Like the similar sounding Scunthorpe in Lincolnshire, the place-name is of Danish origin and so hints at a time of conflict in the distant past. For most of its history however Sculthorpe has been far removed from the events that have shaped the destiny of Europe. Sculthorpe is a village north-west of Fakenham in Norfolk. It has a small population of under 1000 and would not feature in this blog but for the fact that at the height of the Cold War it was the site of Norfolk’s principal US airbase.
RAF Sculthorpe had been constructed in 1942 and hosted a succession of foreign airmen, starting with the Free French. It subsequently saw both the New Zealand and Australian Airforce before becoming a US airbase in 1949.
The skies over East Anglia were full of military jets in the 1950s. Among many others RAF Coltishall, St Faith’s, Swanton Morley and Marham flew regular sorties of British aircraft, and RAF Sculthorpe supplied the USAF quota. In those days you could always tell which were which just by glancing up. The fuel used by RAF burned clean and the aircraft left just a white vapour trail, but that burnt by the Americans was less refined, and left a brown exhaust.
RAF Sculthorpe was on our route from Norwich to Snettisham where my Aunt had her holiday home. Our journey took us through Fakenham (which in those days had two railway stations but no bypass) and then out on the A148. We soon left this road and turned right onto the B1454 which went near the runways. Just past the turning on the main road was the Four Winds cafe and filling station. This cafe was frequented by the USAF personnel from Sculthorpe airbase.
My Dad liked to call in at the Four Winds to buy me a Coke. After parking our little British car among the huge American automobiles we would sit at a table and watch these strange foreign servicemen in their fatigues. These were very informal compared to the way British servicemen were then dressed. One feature which tickled my father was the fact that their names were displayed above their breast pockets. This enabled him to address complete strangers by name; “Hi Macdonald” he could call out as we passed. This made me squirm with embarrassment of course.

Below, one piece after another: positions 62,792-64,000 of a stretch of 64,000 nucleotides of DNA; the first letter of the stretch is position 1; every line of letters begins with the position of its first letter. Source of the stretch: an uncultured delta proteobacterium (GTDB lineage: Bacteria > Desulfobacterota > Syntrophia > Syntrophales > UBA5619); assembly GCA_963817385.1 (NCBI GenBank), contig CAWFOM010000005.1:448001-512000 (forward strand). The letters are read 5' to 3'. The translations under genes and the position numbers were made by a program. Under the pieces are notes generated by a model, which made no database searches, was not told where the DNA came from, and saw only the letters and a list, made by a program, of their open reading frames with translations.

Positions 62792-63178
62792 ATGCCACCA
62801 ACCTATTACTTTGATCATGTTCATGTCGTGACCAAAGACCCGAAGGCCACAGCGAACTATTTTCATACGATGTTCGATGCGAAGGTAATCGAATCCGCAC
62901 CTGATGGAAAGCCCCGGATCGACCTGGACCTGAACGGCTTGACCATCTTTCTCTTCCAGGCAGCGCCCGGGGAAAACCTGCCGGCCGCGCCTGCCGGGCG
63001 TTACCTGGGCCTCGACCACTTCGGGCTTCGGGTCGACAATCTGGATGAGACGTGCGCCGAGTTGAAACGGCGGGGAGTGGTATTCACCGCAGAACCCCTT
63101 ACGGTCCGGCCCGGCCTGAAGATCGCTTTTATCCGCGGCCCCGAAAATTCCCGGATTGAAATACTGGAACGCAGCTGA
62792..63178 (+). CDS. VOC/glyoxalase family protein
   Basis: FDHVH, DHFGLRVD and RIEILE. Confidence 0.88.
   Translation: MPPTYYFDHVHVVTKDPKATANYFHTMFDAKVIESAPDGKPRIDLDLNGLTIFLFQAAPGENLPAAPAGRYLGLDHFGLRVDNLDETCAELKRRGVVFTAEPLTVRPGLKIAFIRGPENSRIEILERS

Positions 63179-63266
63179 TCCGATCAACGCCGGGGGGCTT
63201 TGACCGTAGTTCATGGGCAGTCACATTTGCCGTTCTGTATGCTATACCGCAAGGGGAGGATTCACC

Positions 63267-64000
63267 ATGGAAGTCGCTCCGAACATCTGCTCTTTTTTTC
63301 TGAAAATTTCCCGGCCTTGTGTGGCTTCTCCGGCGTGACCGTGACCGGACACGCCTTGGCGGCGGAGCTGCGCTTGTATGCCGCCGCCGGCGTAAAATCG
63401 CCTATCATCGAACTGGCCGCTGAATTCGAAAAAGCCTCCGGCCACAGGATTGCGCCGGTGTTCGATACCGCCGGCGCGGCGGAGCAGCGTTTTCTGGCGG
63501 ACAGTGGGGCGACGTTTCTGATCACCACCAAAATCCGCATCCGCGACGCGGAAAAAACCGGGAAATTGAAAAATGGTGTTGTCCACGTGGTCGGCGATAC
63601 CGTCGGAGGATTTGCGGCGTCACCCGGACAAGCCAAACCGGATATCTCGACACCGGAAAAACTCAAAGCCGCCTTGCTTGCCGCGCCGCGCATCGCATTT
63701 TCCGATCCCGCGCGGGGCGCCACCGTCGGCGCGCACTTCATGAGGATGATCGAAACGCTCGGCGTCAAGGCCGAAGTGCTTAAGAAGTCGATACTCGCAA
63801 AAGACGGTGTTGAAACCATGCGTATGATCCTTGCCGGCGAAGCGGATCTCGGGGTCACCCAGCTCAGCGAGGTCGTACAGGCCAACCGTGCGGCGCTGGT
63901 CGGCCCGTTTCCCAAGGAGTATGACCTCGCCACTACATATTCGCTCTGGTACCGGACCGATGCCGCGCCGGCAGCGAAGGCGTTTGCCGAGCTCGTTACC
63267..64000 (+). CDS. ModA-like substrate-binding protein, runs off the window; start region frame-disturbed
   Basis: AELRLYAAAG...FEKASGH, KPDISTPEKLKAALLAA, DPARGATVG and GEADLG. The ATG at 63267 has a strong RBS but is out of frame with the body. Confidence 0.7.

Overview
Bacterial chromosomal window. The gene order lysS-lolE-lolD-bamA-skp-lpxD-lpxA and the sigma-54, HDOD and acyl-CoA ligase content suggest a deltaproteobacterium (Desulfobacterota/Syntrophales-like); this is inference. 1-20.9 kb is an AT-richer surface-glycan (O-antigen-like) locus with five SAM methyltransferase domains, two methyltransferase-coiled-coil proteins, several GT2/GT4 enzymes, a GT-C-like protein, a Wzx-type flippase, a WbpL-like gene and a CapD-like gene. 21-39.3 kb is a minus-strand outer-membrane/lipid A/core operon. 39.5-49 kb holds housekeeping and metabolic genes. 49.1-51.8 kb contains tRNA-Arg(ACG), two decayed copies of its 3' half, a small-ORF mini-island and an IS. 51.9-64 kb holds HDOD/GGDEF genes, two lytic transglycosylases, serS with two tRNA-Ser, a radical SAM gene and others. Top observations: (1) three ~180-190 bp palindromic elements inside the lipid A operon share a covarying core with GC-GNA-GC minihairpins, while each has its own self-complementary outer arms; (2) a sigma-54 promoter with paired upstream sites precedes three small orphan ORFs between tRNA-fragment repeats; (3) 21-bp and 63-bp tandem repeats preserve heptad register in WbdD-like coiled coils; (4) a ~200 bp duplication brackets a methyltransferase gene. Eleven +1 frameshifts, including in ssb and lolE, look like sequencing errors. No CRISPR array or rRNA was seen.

The Four Winds had a jukebox; these were up-to-date items in the fifties, but they were not common. There was coffee bar at the top of Bridge Street in Bungay where the local Teddy Boys congregated that had a jukebox, but that and the one at the Four Winds were the only two I knew. My father would put in his sixpence and get me to select one of the 45s. The elaborate mechanical arm would move round, pick the record out and transfer it to the turntable. The loudspeaker was turned up on the bass and the throbbing sound was all part of the experience. It was all straight out the Mid-West of America, and nothing like sleepy rural Norfolk.
Large scale deployment of American bombers to RAF Sculthorpe ceased in 1962 and although the base remains Ministry of Defence property to this day, and is still used occasionally for training purposes, it is normally deserted. Without its customers the Four Winds closed. From being the major centre of American bombers in Europe the village of Sculthorpe returned to the peaceful non-entity of the Norfolk countryside.